The Lease-Mortgage is a relatively new addition to the various structures used to assist foreigners with the ownership or control of landed property. This article attempts to explain how the Lease-Mortgage works and why it may be better than the more commonly used pre-paid 30+30+30 leasehold contract.
Foreigners who want to live in Phuket or invest in Phuket property usually have decisions to make on the type of home they want to own, whether a condo or a villa. Phuket Villas are popular with foreigners, but if the lease or ownership structure is not written correctly, it can pose problems down the road.
Land ownership by foreigners is not allowed, and the Thai companies often employed are not always structured properly. Furthermore, some Secured Leases, while technically ticking every legal box, have been deemed void by the courts when challenged.
Thai company ownership is a very viable option for anyone operating a proper company running a legitimate business. This means you must have real local shareholders (not nominees), pay your taxes, and file accounts. Where things fall down for foreigners who go this route is when they attempt to cut corners.
Leasehold can be a safer and easier way to own property in Thailand. But most new development villa sales are structured so that buyers are presented with a prepaid structured, suggesting that they get an automatic 90-year renewal term. but the maximum lease term allowed is only 30 years.
The Lease-Mortgage is an intriguing, but little-used structure which respects the need for a 30 year leasehold contract, while at the same time understanding that the shortcoming of a lease in Thailand is its relatively short duration.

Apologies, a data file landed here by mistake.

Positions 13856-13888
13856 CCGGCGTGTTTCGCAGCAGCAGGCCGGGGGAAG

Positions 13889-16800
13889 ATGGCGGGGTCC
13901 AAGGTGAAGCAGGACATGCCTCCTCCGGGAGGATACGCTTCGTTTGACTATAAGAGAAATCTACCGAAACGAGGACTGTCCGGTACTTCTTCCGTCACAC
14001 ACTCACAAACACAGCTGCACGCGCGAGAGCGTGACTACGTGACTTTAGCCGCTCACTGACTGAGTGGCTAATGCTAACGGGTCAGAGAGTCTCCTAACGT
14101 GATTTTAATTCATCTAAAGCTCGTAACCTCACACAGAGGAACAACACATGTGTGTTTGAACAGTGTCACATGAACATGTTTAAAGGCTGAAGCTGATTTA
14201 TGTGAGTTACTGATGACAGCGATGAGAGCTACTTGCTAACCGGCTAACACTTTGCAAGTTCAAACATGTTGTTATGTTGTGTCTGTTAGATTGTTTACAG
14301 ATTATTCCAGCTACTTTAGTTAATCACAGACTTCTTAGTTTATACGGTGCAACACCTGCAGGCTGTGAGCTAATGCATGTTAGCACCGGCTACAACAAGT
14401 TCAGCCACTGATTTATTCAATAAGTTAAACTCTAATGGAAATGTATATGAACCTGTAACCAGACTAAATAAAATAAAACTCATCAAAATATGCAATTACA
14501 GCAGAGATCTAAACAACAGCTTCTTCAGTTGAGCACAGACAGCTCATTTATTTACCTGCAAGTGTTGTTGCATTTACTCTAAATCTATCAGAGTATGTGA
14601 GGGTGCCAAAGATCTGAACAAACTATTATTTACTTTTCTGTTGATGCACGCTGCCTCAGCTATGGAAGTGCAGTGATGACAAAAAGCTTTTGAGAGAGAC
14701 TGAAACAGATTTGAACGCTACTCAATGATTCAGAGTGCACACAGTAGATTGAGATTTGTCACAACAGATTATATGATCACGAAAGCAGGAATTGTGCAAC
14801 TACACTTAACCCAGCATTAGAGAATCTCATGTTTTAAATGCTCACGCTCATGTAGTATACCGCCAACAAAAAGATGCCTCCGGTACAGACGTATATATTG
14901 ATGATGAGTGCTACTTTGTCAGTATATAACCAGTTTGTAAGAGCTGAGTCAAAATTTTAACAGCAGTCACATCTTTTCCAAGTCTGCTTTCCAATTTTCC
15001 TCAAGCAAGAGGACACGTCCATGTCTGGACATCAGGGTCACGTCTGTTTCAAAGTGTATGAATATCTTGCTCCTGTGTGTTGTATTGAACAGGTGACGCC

Not only is the maximum allowable term 30 years, but there cannot be contractual extensions, only renewals. Even an extension clause written into the lease agreement is only a promise, and if the lessor (freeholder) has sold the property, that promise is not enforceable against the new owner.
Despite these facts, many leases are still sold with pre-paid 90-year terms. What a Lease-Mortgage does is identify the pre-payment beyond the first 30 years for what it really is – a loan. And since the most common way to secure a loan (for immovable property) is through a mortgage, the Lease-Mortgage subjects the loan to interest payments, and registers the mortgage against the title of the land.
In practical terms, this is already being done with any 30+30+30 lease. But if the money given by the lessee to the owner for two additional lease terms is structured as a mortgage, the lessee has a legal means of enforcing a lease renewal.
When 30 years are up, and the lease is renewed, then the lessee (as the holder of the mortgage) simply “set-off” that portion of the mortgage, and it is effectively converted into 30 years worth of rent. The same is then done after 60 years (if the lease is structured over 90 years).
Any such, lease renewal is still at the discretion of the freehold owner, but if the owner for whatever reason decides not to renew, then the lessee – as the holder of the mortgage on the property – can simply foreclose and force the sale of the property in order to recoup the pre-payment (plus interest).
How well this works in practice, as with most issues related to registering a property, is down to the Land Office official dealing with the registration of the lease, and the endorsement of the mortgage against the land.
Land Office employees will not always see these arrangements the same way, and one person may have the structure accepted on a Monday, while the same structure is rejected by the same the office on a Thursday.
Lease-Mortgage arrangements were created by lawyers, and don’t contravene the letter of law. If challenged in court, however, it could be deemed a foreign ownership scheme which violates “the spirit of the law,” which might also be the case with simple renewable long term leases.
Because this structure is not yet widely used, we really don’t know which way the wind will blow on lease-mortgages. However, we do know that, even should a judge rule against the ownership structure, the lessee would still be protected through the registered mortgage.
The pioneer of the Lease-Mortgage structure was the law firm of Duensing-Kippen, who have read and approved the content of this article. To read more on Lease-Mortgage Structures, please click here.
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